One by one state legal systems are starting to react to the fraudulent mortgage activity caused by lenders and their robo-signing procedures and borrowers are gaining the upper hand. During the autumn of 2010, it was discovered that private lenders were skipping some legal steps in regards to processing mortgages and as a result Attorney Generals from all 50 states joined to perform investigations into the system. Based on their efforts, some local courthouses are now hearing erroneous foreclosure cases while other states have enacted emergency amendments to prevent lenders from conducting any other illegal activity.
New Jersey Enacts Emergency Foreclosure Law Amendment
Garden State Chief Justice Stuart Rabner has demanded that lenders provide all legal documentation in regards to stave the robo-signing crisis within New Jersey. New Jersey mandates a judicial foreclosure system, defined as a "Type of foreclosure proceeding used in some mortgage states that is handled like a civil lawsuit and conducted entirely under the direction of a court" (Mortgage Marvel). Recently, the local courts authorized changes to the current system to better protect local homeowners.
New Jersey is known for having one of the highest mortgage delinquency rates in the nation (Lender Processing Services). In 2010 the local Supreme Court required plaintiffs including Bank of America and Ally Financial, to better defend their foreclosure processes. Local homeowners are now going to benefit from another level of protection against robo-signing procedures as the state has officially implemented an emergency foreclosure law amendment requiring lenders to better prove their cases. This process is currently only applying to uncontested foreclosures.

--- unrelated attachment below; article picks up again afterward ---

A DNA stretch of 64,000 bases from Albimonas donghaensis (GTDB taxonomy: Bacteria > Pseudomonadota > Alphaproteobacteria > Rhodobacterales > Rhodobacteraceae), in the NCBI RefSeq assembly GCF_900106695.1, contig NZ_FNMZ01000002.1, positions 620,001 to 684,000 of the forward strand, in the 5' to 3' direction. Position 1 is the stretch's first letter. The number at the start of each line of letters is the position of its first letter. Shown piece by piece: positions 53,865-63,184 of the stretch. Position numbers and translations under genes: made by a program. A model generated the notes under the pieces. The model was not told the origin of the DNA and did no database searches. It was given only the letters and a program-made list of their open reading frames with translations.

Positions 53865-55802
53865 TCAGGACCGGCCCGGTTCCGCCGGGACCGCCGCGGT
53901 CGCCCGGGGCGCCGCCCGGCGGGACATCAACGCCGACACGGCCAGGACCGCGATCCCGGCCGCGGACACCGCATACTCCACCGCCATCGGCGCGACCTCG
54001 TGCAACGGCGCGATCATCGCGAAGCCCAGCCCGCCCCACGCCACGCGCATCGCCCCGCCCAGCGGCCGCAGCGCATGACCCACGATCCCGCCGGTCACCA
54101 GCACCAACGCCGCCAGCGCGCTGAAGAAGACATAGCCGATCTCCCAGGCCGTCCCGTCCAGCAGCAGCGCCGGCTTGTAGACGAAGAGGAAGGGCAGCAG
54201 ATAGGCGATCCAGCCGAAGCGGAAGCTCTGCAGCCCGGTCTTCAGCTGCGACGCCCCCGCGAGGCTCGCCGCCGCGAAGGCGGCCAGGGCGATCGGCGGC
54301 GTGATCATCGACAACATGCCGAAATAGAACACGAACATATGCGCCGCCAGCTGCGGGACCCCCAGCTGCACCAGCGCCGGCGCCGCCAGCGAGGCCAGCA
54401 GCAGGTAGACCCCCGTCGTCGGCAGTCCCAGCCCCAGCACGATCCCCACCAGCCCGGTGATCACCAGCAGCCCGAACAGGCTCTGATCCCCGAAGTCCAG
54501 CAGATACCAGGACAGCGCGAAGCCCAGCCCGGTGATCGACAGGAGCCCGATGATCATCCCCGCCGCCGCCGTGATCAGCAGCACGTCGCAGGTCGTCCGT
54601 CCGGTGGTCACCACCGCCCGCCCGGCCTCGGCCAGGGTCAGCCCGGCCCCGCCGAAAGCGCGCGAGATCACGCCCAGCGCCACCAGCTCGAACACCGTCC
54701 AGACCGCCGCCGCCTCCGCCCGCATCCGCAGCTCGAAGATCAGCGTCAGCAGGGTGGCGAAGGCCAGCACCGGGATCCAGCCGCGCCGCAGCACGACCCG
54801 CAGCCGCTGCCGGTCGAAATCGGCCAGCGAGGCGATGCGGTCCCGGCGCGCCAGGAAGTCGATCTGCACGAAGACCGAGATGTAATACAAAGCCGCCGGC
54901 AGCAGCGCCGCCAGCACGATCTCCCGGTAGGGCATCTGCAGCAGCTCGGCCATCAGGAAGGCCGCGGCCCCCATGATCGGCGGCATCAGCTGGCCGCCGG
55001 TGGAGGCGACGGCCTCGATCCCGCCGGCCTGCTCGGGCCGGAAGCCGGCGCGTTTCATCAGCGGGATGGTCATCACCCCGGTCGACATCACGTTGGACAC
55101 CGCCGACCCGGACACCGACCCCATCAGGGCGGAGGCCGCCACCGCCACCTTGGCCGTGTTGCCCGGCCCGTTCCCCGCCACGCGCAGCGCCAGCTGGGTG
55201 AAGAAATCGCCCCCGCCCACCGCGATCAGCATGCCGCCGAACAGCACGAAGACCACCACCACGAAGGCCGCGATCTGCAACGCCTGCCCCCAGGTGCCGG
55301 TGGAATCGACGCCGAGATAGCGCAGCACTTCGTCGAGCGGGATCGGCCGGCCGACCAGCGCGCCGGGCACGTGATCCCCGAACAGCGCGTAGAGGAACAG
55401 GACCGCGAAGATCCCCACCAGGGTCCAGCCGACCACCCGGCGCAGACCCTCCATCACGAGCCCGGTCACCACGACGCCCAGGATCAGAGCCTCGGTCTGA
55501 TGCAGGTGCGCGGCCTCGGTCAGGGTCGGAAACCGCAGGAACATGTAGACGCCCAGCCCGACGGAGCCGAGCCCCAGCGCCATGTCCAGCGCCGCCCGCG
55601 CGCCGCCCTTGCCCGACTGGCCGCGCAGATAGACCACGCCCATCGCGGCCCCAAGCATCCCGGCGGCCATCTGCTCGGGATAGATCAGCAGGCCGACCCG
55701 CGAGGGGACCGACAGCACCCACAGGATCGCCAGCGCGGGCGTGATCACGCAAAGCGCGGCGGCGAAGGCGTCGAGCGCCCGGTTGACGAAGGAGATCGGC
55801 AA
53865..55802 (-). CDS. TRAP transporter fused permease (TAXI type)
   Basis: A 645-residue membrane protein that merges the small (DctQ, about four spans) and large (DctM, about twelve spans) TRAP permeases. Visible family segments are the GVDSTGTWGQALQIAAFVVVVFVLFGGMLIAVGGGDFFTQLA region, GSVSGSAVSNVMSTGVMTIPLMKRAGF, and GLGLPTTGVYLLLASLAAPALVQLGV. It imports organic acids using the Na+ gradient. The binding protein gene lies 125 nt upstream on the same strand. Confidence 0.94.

Bank's Lose in Massachusetts Supreme Court
Within Massachusetts, there are 200 years of law in regards to legally transferring mortgages and recently two foreclosure cases were deemed invalid as they did not clearly follow the proper legal steps. Justice Ralph Gants of the Massachusetts Supreme Court ruled against U.S. Bancorp and Wells Fargo as the documentation they presented to defend their foreclosure legality cases did not have the signatures needed. In turn, the foreclosure proceedings on two homes were deemed invalid.
Within the state, local law dictates that mortgage loans are equivalent to real property and physical signatures on documentation are necessary for legal title transfers. However, as a way to streamline the local processes banks skipped the required signature step (as common with many robo-signers) and in mortgages were quickly transferred from lender to lender and joined a pool of other mortgages minus the proper signatures. The documentation provided from banks that skipped the required signature steps has been deemed not legal. This ruling is the first step in what is expected to open the floodgates for consumer restitution and drawn out legal battles as the court has officially decreed that banks must prove they hold a loan before starting the stages of foreclosure.
Pennsylvania Halts Sheriff Foreclosure Sales
Foreclosures can be purchased both at real estate owned (REO) auctions and through sheriff sales that require that a sheriff to preside over the transaction. In Philadelphia, PA acting Sheriff Barbara Deele recently issued a decry halting sheriff foreclosure sales in the city of Brotherly Love for 50 days. While the moratorium will give a temporary reprieve to homeowners in default, the reason is to provide the new sheriff time to reorganize after a recent shake up.
The Philadelphia Sheriff's Department recently underwent an audit and was cited with financial mismanagement. As a result in a sweep of existing staff occurred, and Deele has implemented the moratorium to provide the new team with the time needed to adjust to their positions and ensure that all homes to be sold via sheriff auction were legally foreclosed upon in the first place.